Tobacco use is no longer decreasing among middle and high school students, underscoring the need to fully implement smoking-prevention measures targeting youths, the federal government reported Thursday.

After years of declining tobacco use among children starting in the late 1990s, new data indicates use of cigarettes, cigars and other tobacco products among students in grades 6 to 12 has not changed in recent years, the Centers for Disease Control and Prevention said.

More than one out of five high school students (22.3 percent) and one out of 12 middle school students (8.1 percent) said they were cigarette smokers in a national survey of 31,774 students conducted last year by the CDC.

When including the use of any form of tobacco, the rates climbed to 28 percent among high schoolers and 11.7 percent among middle schoolers.

The rates were about the same as those in a similar 2002 survey, the CDC said.

The report disappointed tobacco opponents and health advocates.

"It says the significant progress that we've made as a nation in reducing youth smoking has stalled," said Bill Corr, executive director of Campaign For Tobacco-Free Kids (search).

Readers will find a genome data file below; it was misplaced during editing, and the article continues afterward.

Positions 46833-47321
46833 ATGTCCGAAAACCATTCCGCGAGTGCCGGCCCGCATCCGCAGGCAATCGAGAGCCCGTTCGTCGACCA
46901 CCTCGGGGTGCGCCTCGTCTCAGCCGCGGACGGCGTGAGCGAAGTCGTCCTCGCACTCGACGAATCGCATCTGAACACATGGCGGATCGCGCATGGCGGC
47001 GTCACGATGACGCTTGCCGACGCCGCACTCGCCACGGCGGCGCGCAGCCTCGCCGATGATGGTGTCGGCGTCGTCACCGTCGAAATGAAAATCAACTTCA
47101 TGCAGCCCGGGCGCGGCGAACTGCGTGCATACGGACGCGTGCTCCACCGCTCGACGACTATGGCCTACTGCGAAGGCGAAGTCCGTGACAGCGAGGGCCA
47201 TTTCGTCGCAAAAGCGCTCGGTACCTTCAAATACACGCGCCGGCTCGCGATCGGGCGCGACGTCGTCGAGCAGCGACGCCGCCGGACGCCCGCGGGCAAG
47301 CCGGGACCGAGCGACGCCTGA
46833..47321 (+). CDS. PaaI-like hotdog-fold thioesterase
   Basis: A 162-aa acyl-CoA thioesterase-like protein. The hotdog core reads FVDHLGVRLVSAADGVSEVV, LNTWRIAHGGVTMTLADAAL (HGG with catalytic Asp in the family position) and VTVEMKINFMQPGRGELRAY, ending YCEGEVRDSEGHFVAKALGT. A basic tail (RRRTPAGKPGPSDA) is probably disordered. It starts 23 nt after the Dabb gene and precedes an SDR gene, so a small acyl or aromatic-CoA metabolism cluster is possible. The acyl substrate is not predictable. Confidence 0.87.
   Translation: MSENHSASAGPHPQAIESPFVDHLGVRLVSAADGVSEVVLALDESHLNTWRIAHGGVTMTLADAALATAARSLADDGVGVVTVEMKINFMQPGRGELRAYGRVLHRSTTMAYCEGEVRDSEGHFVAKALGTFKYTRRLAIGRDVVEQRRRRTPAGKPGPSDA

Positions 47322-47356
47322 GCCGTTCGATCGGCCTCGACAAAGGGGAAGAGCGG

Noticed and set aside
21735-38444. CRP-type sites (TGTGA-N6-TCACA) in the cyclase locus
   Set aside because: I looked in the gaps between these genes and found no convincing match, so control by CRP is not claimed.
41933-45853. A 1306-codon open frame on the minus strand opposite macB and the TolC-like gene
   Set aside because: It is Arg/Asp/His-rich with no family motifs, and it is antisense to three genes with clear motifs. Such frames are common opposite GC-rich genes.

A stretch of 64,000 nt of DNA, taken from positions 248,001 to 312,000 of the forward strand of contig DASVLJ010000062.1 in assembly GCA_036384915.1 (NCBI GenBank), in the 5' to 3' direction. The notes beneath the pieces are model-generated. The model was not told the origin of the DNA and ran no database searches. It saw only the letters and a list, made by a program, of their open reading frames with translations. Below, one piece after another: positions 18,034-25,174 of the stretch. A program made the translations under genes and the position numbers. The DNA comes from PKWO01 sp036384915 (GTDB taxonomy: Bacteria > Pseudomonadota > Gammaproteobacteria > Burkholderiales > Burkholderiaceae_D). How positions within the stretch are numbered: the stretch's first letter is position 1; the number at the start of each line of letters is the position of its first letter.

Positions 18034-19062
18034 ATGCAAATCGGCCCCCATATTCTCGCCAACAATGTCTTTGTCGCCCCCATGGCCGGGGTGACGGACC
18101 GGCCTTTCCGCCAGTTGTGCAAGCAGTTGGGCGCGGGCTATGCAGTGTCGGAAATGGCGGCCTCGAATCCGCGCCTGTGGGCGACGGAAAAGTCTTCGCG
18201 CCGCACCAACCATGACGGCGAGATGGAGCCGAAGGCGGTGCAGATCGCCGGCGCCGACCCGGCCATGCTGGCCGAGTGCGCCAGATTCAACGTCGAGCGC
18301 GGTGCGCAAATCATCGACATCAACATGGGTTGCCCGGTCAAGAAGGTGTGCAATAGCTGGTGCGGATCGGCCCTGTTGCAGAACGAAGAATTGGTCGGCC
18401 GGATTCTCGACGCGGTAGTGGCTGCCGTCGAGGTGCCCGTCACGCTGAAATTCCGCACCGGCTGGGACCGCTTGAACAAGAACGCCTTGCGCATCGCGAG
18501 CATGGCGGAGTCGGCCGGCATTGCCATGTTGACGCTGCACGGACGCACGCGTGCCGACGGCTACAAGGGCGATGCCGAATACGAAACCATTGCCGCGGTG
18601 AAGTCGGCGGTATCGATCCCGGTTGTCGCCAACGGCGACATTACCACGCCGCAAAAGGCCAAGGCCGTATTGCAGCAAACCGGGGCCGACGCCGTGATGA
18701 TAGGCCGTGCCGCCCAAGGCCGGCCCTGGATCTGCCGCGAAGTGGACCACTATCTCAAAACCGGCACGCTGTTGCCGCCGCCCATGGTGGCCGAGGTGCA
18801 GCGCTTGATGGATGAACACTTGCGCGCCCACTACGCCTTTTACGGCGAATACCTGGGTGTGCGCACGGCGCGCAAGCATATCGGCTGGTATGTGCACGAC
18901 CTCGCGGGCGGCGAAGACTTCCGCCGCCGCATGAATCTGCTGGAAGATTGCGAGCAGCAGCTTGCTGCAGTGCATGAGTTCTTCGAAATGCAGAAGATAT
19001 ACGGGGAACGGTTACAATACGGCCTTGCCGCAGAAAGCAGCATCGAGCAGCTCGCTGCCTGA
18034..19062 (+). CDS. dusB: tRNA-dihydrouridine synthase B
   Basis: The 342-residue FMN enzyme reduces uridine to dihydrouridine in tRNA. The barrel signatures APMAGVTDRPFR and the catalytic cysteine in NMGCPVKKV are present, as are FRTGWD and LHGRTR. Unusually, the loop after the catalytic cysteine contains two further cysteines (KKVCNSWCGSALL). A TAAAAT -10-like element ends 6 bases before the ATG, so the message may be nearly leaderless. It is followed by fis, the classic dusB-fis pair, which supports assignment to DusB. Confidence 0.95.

The CDC said the data underscores the need to implement "evidence-based strategies," such as increasing the retail price of tobacco products, running more smoking-prevention media campaigns and decreasing children's access to tobacco.

Even though most states have increased their taxes on tobacco in recent years, Corr said the tobacco industry has responded by lowering the wholesale prices for their products, offsetting the tax hikes. At the same time, many budget-strapped states also have cut funding to tobacco prevention and cessation programs.